'A lot of trauma': Families, clients describe turmoil at Arkansas youth psychiatric center

The Centers for Youth and Families on W. 12th Street in Little Rock.
(Arkansas Democrat-Gazette/Thomas Metthe)
The Centers for Youth and Families on W. 12th Street in Little Rock. (Arkansas Democrat-Gazette/Thomas Metthe)

On her way home after picking up her son from Centers for Youth and Families, Tricia Ellinger pulled over to throw his shoes away.

The then-8-year-old had been at the nonprofit psychiatric facility in Little Rock from August 2019 to February 2020. When he was released, Ellinger was shocked at how unkempt her child appeared.

His long toenails were beginning to curl under. His clothes barely fit. His shoes reeked, and she couldn’t bear to keep them in the car.

“That was really alarming,” Ellinger said. “When I picked him up in February, he was filthy dirty.”

But grooming wasn’t her most disturbing discovery as she learned more about her son’s time at Centers.

Ellinger is among six parents and guardians, two former residents, and 11 current and former employees to identify shortcomings at Centers’ Little Rock psychiatric residential programs.

The behavioral-health provider recently drew a rare rebuke from a state licensing board after inspectors and advocates reported problems at its Elizabeth Mitchell Centers residential site, including suicide attempts, sexual contact between children and injuries. Four kids suffered broken bones during physical restraint holds by the staff in less than a year, inspectors said.

[DOCUMENT: Letter of Reprimand from Child Welfare Agency Review Board » arkansasonline.com/cfreprimand]

Now, reporting by the Arkansas Democrat-Gazette — spanning five months and drawing on dozens of interviews and thousands of pages of records — has uncovered more disarray at Centers than was widely known across a longer period of time than was previously understood.

Centers’ officials primary explanation for the turmoil, which also prompted the state to place the facility on a six-month corrective plan, has been the pressures of the covid-19 pandemic on clients and the staff.

The newspaper, however, spoke to families about several care failings that preceded the global health crisis.

Current and former employees of Centers, as well as the families, described a setting lacking in personal hygiene, mental health care, proper supervision and general order.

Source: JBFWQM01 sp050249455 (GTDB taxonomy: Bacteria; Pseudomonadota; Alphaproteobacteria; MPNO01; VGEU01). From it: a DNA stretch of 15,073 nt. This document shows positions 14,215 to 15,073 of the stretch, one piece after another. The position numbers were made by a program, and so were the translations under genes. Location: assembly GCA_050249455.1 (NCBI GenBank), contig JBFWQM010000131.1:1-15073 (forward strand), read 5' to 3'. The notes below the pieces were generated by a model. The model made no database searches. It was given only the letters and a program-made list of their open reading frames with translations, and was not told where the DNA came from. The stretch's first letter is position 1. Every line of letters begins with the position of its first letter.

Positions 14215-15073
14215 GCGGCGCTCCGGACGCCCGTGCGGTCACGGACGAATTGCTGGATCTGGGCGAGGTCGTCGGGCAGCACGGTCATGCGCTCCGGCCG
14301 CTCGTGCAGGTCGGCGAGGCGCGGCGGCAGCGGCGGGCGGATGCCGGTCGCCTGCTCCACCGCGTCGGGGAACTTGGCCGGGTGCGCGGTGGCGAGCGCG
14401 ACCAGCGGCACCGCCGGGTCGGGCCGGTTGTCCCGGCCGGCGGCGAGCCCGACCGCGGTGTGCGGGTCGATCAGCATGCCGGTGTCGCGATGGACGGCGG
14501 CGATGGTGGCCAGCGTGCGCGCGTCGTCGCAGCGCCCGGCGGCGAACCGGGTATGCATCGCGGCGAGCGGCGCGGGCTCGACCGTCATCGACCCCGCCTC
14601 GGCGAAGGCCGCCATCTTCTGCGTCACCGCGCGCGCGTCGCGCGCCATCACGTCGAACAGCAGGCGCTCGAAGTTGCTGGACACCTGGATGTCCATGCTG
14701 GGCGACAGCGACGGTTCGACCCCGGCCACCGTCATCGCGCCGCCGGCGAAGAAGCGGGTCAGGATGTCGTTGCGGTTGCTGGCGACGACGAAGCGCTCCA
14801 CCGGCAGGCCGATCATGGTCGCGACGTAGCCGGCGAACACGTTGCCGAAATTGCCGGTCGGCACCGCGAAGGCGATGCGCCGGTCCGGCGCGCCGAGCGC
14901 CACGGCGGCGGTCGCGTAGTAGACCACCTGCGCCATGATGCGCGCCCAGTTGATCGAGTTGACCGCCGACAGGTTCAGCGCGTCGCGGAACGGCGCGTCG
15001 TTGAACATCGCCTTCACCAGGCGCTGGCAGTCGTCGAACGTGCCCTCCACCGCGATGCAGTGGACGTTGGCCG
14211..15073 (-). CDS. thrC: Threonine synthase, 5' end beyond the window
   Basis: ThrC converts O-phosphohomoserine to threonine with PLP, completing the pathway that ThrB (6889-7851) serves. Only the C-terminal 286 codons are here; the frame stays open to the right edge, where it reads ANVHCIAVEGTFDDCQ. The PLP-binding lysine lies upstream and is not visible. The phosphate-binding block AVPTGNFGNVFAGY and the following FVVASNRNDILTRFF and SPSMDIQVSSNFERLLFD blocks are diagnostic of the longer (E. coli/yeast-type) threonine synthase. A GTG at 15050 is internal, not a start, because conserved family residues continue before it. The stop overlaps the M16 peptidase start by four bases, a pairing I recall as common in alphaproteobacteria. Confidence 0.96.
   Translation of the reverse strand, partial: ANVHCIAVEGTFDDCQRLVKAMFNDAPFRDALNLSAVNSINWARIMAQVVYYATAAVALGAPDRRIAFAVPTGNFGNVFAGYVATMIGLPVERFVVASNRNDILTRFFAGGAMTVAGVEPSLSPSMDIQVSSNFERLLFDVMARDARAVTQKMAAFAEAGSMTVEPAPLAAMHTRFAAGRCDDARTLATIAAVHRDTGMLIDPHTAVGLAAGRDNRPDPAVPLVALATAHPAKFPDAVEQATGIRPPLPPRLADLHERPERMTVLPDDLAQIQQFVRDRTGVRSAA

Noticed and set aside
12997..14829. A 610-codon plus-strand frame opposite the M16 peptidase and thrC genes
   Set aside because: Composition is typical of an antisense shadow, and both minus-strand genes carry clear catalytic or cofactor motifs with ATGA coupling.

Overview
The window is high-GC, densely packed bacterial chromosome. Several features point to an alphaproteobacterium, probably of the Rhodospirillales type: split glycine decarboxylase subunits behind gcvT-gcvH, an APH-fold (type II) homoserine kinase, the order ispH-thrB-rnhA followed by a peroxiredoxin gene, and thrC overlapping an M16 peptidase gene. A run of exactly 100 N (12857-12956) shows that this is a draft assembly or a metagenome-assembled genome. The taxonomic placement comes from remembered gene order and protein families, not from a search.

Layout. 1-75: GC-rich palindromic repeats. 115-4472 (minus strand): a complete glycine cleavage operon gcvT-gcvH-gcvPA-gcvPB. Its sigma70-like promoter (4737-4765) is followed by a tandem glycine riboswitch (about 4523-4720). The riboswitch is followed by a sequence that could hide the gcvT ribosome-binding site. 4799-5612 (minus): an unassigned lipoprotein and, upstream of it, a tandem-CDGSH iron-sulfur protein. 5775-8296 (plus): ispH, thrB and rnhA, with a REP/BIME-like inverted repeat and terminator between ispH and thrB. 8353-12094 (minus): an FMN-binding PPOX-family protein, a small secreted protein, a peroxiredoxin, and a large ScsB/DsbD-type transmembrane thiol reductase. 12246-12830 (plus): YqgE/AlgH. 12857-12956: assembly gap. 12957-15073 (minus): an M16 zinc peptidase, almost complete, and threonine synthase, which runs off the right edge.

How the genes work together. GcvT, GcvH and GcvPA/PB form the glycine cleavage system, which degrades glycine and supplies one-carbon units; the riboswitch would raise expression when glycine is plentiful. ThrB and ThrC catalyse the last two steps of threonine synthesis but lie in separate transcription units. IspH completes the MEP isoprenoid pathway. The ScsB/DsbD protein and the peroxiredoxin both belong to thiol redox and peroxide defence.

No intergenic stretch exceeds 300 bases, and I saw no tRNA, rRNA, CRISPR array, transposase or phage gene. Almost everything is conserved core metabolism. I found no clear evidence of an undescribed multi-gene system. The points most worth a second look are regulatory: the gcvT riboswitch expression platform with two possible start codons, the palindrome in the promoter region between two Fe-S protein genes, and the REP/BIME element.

Documented problems did increase as the pandemic gripped Arkansas.

Police calls to the facility spiked starting in 2020, with officers summoned to take reports on violence, alleged sexual assault, runaways and suicide attempts, records show.

Children hurt themselves, hurt one another and were occasionally hurt by the staff.

One former client said Centers leaders failed to protect her after her roommate violently attacked her. The mother of another client said staff members allowed a 52-year-old man to repeatedly contact the teenager by phone during her stay, despite Centers having a copy of an order barring such contact.

A medical record obtained by the newspaper shows that a 13-year-old girl, who was hospitalized with “severe” diabetic ketoacidosis, was ill for up to two days before she was found “not responding” after failing to wake up.

After three kids were injured during restraint holds between August and October of 2020, an administrator at Centers asked that a staff member alleged to be involved in an incident that broke a teen’s arm “be allowed to” keep working at the 12th Street campus in an office role during an appeal, emails and other documents show.

Taken together, the accounts shed light on a facility entrusted with kids’ well-being by the state, parents and guardians who sometimes receive limited information about what’s happening behind closed doors.

For instance, after Ellinger’s son returned home from a different residential treatment program in Georgia, he asked if his new pediatrician was going to give him “booty juice.” Pressed on what that meant, he said it’s a shot “they give you in your butt that makes you fall asleep.”

He’d received such shots at Centers, before he went to the Georgia facility, Ellinger’s son explained to her. He said he got them often — more than once a week.

“No one ever called. I didn’t even know as a parent of a kid in residential that I should be asking” about injections, said Ellinger, who lives in Idaho. It was her son’s first stay at a psychiatric residential facility. With the exception of a nasal spray prescription after a bloody nose, she said Centers hadn’t told her the child was receiving new medications.